For most of us, life’s schedule is full at best and chaotic at worst, and maintaining a healthy lifestyle is not a feat for the faint of heart. If you are a busy individual, then doing things like eating right and exercising regularly can be challenging.
If you have children, you’re not just worried about your own health, but about their health as well. It can seem like you’re being asked to juggle too many balls. However, there are lifestyle shifts that your family is likely capable of, which can promote the wellbeing of your children, without making you pull your hair out.
Lead by example
Despite the fact that we live in a world with an over-abundance of parenting books, there are few parenting tactics that are actually tried and true. However, one standard that has stood the test of time is that kids learn better when they see things being lived out.
Telling a child, “Do as I say, and not as I do.” is not going to have successful long-term effects. Even the youngest of us can sniff out hypocrisy. So if you’re truly invested in the health of your children, you’re going to live in a manner that proves you believe in the merit of investing in your well-being.
So if you’re putting a lot of dark, green veggies on their dinner plates they’ll be far more likely to believe there is value in those veggies if they are also on your plate. If you’re promoting 30 minutes of exercise either get out there and sweat with your kids, or make sure they know where you’re fitting the exercise into your schedule.
What’s on the table matters
Kids are notorious for loving foods that are less than nutritionally ideal. Give a kid a choice between a hot dog and a kale salad, and nine times out of ten they’re going to go for the hot dog. And in terms of taste, can you blame them?
Actively investing in what your kids are consuming is oftentimes going to mean cutting down on pre-made, highly processed foods. While there has been a decline in the amount of calories kids are consuming, overall their meals are still largely too high in fat and sodium, and that’s attributed to too much fast food.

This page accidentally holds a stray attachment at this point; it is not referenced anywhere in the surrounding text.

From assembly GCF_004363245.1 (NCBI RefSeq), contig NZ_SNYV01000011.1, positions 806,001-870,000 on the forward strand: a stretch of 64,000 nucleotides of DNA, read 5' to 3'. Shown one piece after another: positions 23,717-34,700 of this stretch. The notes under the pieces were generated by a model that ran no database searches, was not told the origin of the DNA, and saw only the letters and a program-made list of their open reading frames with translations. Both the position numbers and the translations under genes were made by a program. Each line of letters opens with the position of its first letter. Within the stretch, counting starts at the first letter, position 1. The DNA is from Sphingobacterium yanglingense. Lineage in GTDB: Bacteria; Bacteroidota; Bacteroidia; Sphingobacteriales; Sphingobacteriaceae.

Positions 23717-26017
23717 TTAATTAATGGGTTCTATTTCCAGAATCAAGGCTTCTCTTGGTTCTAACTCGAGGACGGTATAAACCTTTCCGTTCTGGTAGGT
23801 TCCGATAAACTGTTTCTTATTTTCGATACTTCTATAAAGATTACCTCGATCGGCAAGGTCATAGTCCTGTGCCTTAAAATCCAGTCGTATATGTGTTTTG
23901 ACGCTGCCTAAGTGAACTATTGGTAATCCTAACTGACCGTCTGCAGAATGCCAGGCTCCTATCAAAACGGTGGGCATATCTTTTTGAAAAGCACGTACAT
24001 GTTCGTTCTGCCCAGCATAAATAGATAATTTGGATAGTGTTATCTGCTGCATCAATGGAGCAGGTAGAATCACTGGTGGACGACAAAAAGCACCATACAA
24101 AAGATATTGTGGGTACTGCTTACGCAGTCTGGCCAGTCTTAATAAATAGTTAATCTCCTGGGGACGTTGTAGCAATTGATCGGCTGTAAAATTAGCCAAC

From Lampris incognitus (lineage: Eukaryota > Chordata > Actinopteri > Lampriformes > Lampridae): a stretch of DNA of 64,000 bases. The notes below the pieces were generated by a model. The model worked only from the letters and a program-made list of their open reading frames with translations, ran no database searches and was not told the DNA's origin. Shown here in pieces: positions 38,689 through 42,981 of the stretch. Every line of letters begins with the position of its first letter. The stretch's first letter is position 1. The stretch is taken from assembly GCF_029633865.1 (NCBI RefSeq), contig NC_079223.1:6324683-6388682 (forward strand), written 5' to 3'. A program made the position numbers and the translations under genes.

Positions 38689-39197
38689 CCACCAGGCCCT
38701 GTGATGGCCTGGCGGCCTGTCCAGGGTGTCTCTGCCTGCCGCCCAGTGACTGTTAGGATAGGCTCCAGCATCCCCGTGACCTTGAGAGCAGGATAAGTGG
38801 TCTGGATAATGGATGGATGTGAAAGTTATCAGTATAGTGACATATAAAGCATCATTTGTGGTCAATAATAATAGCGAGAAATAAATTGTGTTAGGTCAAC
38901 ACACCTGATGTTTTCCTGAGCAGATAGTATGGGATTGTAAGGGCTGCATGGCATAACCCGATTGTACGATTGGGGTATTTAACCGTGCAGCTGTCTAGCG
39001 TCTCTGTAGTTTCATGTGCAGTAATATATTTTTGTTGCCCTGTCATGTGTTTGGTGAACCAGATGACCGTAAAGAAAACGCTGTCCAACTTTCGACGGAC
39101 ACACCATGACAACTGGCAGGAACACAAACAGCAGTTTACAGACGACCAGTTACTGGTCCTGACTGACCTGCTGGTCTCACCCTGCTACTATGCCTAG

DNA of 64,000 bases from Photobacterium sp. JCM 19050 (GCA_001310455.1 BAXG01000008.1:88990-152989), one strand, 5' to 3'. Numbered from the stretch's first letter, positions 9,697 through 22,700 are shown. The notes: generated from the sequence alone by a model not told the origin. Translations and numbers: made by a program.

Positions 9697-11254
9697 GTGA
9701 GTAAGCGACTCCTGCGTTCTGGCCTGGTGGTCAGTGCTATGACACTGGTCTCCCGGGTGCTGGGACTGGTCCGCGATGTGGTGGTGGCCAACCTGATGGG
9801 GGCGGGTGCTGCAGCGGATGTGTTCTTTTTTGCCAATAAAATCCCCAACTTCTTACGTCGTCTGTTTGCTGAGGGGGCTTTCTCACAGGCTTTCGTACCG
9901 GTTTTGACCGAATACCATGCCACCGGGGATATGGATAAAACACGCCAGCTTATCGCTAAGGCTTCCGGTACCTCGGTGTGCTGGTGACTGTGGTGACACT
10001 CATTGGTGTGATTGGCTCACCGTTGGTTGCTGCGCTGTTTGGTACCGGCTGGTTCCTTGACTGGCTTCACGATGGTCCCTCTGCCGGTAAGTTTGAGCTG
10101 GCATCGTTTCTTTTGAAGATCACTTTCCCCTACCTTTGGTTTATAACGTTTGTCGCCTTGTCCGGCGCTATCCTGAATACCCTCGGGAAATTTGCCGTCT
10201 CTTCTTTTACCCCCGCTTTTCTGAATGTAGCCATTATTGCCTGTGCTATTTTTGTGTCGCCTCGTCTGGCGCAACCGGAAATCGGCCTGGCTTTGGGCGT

The key to combating this issue is to take a creative approach to preparing their food. Thanks to the internet, you’re likely just a short search away from finding healthier approaches to preparing their favorite foods. It’s not about cutting everything out, but rather seeing it in a new light. Even a traditional crowd pleaser like pizza, can become a lighter option that still appeals to the masses.
Issues like heart health, which we typically associate with the older members of society, can impact your children if they don’t have access to good nutrition.That may seem like an extreme connection to make, but not even 3 percent of Americans have what counts as a healthy lifestyle.
Find activities that work for your kids
The CDC recommends that kids should have an hour of physical activity every day and that three days a week that activity should be vigorous. For some kids, this will happen fairly naturally without much prompting, but for others they may need some extra help.
The key to getting your kids, even those who don’t gravitate towards physical activity, to stay active is to make sure they have access to things that they enjoy and that they have the right motivation to stay committed to those activities. Just as you may love the elliptical but hate the treadmill, your kids will be more likely to remain active if they’re doing something compelling.
So talk to them about what they enjoy, and be willing to be flexible. Your daughter may think she wants to play soccer, until she actually starts playing the game. And then she may dabble in some tennis, and then some gymnastics, and then some rock climbing. It may take a while to figure out her niche. If that’s the type of situation you find yourself in, it may be tempting to throw your hands up, and give up.However, you never know when you’re on the cusp of discovering what could-be a lifelong passion of your child!
The most important component of your child’s health, is you
Parents want their children to thrive in all facets of their lives, and the idea that they might not be thriving is stressful. This is especially true given the fact that, usually, we know our kids better than anyone else. We can typically spot the places where growth would be beneficial.
The point of all of this is not that you should freak-out or panic. This isn’t about rigidly cutting out any and all food that isn’t stuffed with nutrients. This is not a cry to banish all lazy Saturday mornings.
What this is about is seeing that as a parent, even if it doesn’t always feel like it, you have the potential for maximum impact. Nothing matters more to your kid’s future than you; if you’re invested in their health and well-being, they are far more likely to be too.